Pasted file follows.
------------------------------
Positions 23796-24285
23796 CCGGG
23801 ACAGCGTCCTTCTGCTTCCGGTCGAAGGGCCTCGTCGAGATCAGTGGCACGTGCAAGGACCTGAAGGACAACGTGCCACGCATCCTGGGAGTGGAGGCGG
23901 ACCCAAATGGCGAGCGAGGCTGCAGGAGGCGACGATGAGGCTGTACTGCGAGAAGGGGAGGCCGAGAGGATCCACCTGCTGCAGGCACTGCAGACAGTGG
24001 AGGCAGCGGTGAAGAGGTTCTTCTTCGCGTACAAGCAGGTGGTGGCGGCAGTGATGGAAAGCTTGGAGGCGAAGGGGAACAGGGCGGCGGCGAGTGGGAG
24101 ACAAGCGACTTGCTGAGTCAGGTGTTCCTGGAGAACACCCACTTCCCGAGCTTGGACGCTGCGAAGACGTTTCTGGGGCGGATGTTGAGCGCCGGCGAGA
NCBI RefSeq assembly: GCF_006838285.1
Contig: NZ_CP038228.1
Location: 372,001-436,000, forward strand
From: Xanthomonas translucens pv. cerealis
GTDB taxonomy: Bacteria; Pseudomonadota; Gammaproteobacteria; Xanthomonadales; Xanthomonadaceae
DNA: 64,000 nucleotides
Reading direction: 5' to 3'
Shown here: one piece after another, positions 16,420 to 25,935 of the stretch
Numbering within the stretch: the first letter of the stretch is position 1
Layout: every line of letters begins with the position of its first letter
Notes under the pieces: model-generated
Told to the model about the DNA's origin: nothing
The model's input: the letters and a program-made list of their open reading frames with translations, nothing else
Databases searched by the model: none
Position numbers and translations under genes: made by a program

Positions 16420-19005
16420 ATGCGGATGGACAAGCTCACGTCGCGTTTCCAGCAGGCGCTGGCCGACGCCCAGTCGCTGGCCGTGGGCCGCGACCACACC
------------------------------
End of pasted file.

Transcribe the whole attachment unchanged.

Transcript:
Positions 23796-24285
23796 CCGGG
23801 ACAGCGTCCTTCTGCTTCCGGTCGAAGGGCCTCGTCGAGATCAGTGGCACGTGCAAGGACCTGAAGGACAACGTGCCACGCATCCTGGGAGTGGAGGCGG
23901 ACCCAAATGGCGAGCGAGGCTGCAGGAGGCGACGATGAGGCTGTACTGCGAGAAGGGGAGGCCGAGAGGATCCACCTGCTGCAGGCACTGCAGACAGTGG
24001 AGGCAGCGGTGAAGAGGTTCTTCTTCGCGTACAAGCAGGTGGTGGCGGCAGTGATGGAAAGCTTGGAGGCGAAGGGGAACAGGGCGGCGGCGAGTGGGAG
24101 ACAAGCGACTTGCTGAGTCAGGTGTTCCTGGAGAACACCCACTTCCCGAGCTTGGACGCTGCGAAGACGTTTCTGGGGCGGATGTTGAGCGCCGGCGAGA
NCBI RefSeq assembly: GCF_006838285.1
Contig: NZ_CP038228.1
Location: 372,001-436,000, forward strand
From: Xanthomonas translucens pv. cerealis
GTDB taxonomy: Bacteria; Pseudomonadota; Gammaproteobacteria; Xanthomonadales; Xanthomonadaceae
DNA: 64,000 nucleotides
Reading direction: 5' to 3'
Shown here: one piece after another, positions 16,420 to 25,935 of the stretch
Numbering within the stretch: the first letter of the stretch is position 1
Layout: every line of letters begins with the position of its first letter
Notes under the pieces: model-generated
Told to the model about the DNA's origin: nothing
The model's input: the letters and a program-made list of their open reading frames with translations, nothing else
Databases searched by the model: none
Position numbers and translations under genes: made by a program

Positions 16420-19005
16420 ATGCGGATGGACAAGCTCACGTCGCGTTTCCAGCAGGCGCTGGCCGACGCCCAGTCGCTGGCCGTGGGCCGCGACCACACC